Friday Inspiration: Seven YA Books that Inspire Me to Write Better

Great books inspire great writing. Without further ado, the novels that push me to be my creative best…


BookCover-SpeakSPEAK by Laurie Halse Anderson

This is the first YA book I ever bought. I read it yeeeeeears ago, when I was about 22. Though I can’t remember the details, I do remember the issue and feeling like this was a very real story that could have happened to me. After reading SPEAK, I vowed to make everything I wrote, even fantasy stories, feel this true.



BookCover-LullabiesForLittleCriminalsLULLABIES FOR LITTLE CRIMINALS by Heather O’Neill

This novel is something I could never write because I haven’t lived in the destitute streets of Montreal. As Jennifer wrote in her last post, I too believe authors need experience with certain tragedies to be able to write about them faithfully. But what I took away from this novel is the importance of voice. In LULLABIES the protagonist is resilient and hopeful and never wallows in self-pity, despite the horrific things she lives through. I learned that’s the kind of character who can pull readers through the darkest of stories.


BookCover-i-hunt-killersI HUNT KILLERS by Barry Lyga

I love scary mysteries, and these are hard to come by in YA. Lyga set the bar and I haven’t read anything this good since. I HUNT KILLERS is the trifecta of awesome writing – solid whodoneit, suspenseful danger, and a tortured protagonist. Jasper Dent is the son of a serial killer and worries he’s going to become a psychopath like dear old dad. These deeply personal stakes make this mystery so much more compelling than the basic whodoneit.


BookCover-Drink,Slay,LoveDRINK, SLAY, LOVE by Sarah Beth Durst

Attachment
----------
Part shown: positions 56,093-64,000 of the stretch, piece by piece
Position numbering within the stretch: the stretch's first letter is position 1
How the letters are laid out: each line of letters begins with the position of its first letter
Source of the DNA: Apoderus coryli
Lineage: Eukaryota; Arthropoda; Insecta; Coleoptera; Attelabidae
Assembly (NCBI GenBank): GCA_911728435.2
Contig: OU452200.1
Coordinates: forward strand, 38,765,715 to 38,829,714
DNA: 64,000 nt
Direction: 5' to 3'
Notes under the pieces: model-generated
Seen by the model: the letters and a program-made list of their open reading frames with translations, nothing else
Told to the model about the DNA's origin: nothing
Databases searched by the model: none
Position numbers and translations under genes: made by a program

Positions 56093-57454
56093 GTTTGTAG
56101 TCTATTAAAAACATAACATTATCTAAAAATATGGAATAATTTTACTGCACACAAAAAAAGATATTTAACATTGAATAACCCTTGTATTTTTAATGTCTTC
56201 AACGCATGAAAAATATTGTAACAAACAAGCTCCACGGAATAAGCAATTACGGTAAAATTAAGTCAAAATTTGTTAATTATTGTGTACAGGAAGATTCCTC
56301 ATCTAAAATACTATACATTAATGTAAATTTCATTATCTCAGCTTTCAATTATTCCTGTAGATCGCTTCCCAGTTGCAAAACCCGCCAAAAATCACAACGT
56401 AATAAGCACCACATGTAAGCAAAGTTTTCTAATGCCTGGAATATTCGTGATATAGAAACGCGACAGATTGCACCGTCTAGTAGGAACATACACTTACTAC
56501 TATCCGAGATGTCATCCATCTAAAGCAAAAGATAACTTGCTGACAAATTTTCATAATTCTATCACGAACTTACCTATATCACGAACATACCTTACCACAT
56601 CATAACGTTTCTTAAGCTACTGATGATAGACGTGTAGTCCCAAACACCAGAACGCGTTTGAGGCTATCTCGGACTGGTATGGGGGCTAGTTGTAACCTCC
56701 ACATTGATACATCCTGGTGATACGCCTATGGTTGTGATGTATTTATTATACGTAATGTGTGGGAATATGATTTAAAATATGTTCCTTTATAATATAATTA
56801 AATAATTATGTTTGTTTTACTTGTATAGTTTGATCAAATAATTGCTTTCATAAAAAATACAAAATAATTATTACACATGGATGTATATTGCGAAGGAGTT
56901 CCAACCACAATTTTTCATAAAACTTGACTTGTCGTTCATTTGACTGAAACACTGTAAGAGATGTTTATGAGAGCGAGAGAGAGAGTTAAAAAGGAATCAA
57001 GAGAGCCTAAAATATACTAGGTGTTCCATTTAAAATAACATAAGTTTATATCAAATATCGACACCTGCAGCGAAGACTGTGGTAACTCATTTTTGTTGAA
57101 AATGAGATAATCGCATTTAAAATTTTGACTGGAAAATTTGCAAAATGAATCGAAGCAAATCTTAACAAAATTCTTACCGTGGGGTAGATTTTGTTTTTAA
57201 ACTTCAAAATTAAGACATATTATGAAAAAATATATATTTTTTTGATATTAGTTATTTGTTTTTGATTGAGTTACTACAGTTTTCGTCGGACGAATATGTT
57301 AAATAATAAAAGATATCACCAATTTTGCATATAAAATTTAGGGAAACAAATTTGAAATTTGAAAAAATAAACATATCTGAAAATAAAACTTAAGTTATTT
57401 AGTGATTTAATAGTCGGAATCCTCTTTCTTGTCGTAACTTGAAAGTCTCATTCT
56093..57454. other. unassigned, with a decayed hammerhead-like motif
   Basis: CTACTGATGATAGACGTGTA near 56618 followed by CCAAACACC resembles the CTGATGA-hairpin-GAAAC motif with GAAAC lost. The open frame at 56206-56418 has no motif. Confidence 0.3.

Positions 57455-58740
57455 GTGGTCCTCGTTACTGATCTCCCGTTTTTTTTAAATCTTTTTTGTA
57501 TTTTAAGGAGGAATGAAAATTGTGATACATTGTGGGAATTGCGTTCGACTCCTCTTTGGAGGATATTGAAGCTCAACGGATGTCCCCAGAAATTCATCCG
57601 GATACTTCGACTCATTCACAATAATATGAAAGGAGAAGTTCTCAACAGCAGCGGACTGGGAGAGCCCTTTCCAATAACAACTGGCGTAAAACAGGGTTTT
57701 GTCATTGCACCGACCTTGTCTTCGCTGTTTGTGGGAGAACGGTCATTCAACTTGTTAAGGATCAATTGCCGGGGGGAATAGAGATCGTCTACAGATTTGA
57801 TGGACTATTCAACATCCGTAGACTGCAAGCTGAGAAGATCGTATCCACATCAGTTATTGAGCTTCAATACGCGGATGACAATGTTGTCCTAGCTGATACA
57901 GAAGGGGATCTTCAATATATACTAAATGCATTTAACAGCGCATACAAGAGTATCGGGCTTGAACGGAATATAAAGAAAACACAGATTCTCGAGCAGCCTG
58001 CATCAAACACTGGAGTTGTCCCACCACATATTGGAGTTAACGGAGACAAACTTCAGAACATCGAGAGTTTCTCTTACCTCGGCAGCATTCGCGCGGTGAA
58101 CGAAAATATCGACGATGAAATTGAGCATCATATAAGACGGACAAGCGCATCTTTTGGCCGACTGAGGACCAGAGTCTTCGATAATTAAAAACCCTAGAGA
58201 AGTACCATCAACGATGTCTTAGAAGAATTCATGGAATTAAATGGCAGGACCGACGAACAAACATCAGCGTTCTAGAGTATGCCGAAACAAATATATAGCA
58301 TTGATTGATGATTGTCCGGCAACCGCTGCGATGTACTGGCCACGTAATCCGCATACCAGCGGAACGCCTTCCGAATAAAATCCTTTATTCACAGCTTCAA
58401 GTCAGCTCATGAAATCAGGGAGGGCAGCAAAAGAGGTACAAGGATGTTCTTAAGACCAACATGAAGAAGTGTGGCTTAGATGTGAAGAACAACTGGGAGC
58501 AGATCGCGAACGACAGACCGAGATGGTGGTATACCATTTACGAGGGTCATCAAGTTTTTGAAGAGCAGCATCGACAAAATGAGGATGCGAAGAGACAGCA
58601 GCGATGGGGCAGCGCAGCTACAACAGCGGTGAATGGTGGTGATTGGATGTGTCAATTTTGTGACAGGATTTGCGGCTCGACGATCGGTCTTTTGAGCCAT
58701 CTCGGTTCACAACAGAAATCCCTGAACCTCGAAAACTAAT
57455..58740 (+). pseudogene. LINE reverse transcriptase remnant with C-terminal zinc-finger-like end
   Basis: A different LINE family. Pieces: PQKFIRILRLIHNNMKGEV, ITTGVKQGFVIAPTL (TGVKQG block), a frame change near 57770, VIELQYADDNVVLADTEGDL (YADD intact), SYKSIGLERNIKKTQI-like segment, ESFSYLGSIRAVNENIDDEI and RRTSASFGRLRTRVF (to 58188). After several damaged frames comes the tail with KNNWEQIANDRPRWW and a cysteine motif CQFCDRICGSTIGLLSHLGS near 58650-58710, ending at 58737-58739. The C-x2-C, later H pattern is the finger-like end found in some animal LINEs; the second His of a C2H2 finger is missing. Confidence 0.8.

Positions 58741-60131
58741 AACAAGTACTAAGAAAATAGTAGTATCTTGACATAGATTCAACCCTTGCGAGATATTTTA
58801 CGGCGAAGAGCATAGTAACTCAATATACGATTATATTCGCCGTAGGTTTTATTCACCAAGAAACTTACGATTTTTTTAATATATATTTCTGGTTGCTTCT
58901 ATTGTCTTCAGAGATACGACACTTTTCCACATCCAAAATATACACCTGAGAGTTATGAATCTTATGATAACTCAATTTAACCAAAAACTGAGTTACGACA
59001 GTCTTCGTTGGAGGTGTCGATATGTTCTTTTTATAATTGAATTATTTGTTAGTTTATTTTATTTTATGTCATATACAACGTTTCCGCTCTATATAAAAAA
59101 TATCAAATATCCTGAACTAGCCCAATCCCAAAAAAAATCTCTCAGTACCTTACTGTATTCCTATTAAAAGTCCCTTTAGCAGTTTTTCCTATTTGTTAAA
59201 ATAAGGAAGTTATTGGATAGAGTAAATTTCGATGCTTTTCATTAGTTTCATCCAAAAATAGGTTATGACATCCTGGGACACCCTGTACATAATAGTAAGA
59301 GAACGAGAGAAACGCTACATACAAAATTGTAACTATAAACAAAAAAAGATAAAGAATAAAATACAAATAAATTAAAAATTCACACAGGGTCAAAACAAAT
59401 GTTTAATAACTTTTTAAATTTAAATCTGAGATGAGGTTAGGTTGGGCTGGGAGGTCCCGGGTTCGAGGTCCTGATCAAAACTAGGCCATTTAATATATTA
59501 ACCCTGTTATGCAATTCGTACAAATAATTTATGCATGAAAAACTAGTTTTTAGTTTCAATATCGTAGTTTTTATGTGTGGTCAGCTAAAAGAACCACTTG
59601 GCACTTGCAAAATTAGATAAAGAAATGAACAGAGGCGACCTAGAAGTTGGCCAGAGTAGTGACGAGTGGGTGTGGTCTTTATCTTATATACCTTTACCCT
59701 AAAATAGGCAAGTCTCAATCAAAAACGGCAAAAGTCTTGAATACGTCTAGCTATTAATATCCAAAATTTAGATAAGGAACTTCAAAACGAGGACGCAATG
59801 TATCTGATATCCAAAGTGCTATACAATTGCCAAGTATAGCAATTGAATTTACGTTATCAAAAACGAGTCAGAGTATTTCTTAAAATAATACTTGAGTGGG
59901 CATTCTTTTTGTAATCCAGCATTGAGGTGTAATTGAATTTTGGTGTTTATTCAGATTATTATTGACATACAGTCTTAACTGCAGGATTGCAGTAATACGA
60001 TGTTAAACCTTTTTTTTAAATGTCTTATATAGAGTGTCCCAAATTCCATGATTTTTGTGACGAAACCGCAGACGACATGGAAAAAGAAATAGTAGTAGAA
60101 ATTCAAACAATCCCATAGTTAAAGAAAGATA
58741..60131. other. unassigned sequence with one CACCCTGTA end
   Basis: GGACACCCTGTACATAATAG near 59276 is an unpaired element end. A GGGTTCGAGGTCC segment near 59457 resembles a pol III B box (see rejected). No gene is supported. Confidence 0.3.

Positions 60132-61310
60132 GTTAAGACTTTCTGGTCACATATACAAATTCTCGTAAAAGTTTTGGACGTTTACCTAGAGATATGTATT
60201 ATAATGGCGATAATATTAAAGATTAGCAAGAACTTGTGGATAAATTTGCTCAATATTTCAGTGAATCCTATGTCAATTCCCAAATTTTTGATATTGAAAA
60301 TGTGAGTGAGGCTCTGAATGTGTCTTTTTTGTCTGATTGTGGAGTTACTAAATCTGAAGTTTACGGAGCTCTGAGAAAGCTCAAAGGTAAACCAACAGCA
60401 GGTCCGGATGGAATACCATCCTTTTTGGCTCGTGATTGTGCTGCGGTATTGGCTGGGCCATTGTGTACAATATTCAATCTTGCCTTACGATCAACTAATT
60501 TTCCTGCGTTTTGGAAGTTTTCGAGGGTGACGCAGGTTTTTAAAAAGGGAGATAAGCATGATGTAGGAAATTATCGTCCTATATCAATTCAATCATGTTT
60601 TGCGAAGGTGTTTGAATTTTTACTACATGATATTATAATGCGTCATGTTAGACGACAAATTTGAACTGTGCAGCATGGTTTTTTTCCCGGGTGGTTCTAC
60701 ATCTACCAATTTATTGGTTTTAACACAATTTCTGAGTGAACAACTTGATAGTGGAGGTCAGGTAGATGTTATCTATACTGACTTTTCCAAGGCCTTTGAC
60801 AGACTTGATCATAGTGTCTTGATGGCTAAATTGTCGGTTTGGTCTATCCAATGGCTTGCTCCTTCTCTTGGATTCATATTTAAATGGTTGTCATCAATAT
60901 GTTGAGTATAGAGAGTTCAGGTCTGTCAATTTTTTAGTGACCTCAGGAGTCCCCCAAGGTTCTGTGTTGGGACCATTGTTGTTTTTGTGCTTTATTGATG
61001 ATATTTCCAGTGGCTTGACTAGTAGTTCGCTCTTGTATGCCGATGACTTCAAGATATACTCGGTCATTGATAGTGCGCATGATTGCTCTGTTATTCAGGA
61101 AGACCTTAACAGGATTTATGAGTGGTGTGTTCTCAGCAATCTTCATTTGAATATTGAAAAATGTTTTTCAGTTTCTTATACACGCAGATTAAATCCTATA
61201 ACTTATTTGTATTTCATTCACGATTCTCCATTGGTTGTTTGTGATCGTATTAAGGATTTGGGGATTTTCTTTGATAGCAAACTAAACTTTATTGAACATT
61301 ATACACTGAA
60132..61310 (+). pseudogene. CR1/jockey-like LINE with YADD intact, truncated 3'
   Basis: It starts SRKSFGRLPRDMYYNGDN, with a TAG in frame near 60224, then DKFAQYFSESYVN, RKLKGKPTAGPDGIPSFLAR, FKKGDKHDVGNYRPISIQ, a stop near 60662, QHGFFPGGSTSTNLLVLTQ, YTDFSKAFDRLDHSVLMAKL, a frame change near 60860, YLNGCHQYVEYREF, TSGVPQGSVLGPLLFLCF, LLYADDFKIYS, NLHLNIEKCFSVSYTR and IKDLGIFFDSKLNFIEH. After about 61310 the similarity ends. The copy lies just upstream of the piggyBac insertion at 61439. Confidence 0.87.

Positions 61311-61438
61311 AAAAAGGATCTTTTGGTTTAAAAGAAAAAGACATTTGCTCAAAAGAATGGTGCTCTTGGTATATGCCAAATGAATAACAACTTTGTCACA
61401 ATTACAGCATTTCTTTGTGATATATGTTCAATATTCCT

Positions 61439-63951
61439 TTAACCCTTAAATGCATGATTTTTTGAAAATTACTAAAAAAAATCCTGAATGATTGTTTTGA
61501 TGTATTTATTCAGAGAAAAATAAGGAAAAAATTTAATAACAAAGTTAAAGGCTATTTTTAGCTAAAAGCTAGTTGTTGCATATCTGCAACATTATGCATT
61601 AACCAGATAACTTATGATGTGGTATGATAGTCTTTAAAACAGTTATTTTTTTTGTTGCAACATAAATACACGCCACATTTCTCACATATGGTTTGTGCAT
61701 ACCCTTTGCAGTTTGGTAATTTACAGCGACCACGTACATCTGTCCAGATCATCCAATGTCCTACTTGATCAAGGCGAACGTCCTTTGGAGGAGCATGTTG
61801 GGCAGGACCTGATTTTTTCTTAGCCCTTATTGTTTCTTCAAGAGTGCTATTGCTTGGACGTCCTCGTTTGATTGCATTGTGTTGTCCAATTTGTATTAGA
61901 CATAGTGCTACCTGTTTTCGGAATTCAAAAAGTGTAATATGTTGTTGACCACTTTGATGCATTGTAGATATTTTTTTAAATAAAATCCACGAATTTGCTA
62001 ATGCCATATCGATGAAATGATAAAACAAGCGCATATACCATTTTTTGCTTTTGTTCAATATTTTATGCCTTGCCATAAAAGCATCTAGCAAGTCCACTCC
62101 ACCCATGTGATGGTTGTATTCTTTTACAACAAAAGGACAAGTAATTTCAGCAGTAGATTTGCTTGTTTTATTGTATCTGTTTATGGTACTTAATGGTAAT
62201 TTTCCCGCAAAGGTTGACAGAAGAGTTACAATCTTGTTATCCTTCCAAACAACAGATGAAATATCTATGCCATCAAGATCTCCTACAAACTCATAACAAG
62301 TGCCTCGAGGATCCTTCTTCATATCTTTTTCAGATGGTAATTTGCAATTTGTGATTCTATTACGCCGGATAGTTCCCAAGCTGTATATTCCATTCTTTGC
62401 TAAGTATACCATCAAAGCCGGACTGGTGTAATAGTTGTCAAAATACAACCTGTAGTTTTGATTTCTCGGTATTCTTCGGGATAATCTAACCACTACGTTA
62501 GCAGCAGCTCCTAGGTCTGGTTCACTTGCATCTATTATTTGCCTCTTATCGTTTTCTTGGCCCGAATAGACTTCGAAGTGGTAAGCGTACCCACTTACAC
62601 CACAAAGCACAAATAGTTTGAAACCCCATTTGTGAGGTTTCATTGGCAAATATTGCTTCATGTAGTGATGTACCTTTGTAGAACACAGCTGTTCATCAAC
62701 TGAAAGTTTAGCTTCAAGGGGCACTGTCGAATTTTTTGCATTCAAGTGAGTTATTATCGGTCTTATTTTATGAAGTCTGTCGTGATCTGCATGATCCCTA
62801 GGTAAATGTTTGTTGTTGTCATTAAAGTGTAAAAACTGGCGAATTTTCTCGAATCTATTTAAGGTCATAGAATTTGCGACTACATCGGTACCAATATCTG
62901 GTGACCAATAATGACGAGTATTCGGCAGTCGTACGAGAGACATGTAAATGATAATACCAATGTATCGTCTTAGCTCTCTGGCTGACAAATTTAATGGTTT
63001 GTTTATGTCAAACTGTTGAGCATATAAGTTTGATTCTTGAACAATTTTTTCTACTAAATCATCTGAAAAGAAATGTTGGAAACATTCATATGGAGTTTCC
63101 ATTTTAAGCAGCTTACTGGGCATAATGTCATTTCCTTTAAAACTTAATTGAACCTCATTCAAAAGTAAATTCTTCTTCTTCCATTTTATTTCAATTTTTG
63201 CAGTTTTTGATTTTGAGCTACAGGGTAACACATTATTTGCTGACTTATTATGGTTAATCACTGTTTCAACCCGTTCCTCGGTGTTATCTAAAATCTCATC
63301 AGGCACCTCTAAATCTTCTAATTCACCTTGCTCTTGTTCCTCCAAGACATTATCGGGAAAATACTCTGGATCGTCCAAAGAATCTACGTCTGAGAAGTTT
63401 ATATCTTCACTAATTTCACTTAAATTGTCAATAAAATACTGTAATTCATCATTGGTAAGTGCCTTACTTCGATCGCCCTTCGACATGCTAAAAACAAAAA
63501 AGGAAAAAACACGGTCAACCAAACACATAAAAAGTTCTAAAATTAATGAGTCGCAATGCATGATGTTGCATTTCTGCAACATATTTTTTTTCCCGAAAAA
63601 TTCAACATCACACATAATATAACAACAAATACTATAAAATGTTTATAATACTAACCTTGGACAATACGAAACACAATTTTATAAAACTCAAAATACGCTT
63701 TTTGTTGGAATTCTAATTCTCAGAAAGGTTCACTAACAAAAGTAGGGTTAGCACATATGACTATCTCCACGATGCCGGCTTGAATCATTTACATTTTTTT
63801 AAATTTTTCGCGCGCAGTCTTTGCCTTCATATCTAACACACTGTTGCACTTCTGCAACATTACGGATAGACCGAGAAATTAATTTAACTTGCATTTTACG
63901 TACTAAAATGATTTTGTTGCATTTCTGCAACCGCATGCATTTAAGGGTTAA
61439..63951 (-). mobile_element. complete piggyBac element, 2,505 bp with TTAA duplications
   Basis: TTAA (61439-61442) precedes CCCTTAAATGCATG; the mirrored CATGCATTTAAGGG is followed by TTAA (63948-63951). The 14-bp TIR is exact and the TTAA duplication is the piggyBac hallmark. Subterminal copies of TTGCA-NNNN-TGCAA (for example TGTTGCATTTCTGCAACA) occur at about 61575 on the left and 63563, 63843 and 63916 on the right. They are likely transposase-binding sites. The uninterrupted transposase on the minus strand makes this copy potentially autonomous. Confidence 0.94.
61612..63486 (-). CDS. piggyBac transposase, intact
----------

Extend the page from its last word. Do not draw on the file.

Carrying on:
This book made me laugh out loud. Finally, a story about vampires that’s not all emo and melodramatic! This parody is sharp and witty, and also suspenseful and dangerous. It is, after all, about blood-sucking killers. DRINK, SLAY, LOVE gave me hope that even in genres that are way overdone, there’s room to be original.



BookCover-SisterWifeSISTER WIFE by Shelley Hrdlitschka

Another tough topic to write about, and Hrdlitschka did it justice by having three narrators with very different points of view on polygamy. Distinct POVs are a must if a novel has multiple narrators.



BookCover-UgliesUGLIES by Scott Westerfeld

A dystopian novel that doesn’t focus on war, but on society’s unrealistic expectations of beauty. I connected with this concept. I imagine most teenage girls would. But what the writer in me took away from this trilogy is how each book wraps up the story, then opens it up to continue in a completely different direction. No infuriating cliffhanger ending, yet you’re compelled to keep reading because what’s happening next is not more of the same, but something different and even more exciting!


BookCover-HungerGamesTHE HUNGER GAMES by Suzanne Collins

This book is the pinnacle of brilliant writing for me. I could not put it down. In fact, I’ve read it three times, and the third time I tried to read it slower so I could learn about Collins’s writing style, but I still burned through it in one afternoon. THE HUNGER GAMES is a book that demands to be read and will not let you sleep until you find out what happens. I aspire to write a book this compelling. Also, Collins shows us how to do a love triangle without focusing on the boys! Gale is presented so well in the beginning pages that even though he’s not in the rest of the book, the readers don’t forget him. And when Katniss thinks about him, she’s not in the least bit swoony, but we still feel how much she cares about him. Collins proves romance does not need to be in-your-face to be captivating.


So those are the top 7 YA novels that inspire me to write better. What are yours? What did you learn from your favorite books?


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Author: Heather Jackson

Heather is a freelance screenwriter, game writer, and novelist based in Toronto. For more, visit her website at or follow her on Twitter @HeatherJacksonW

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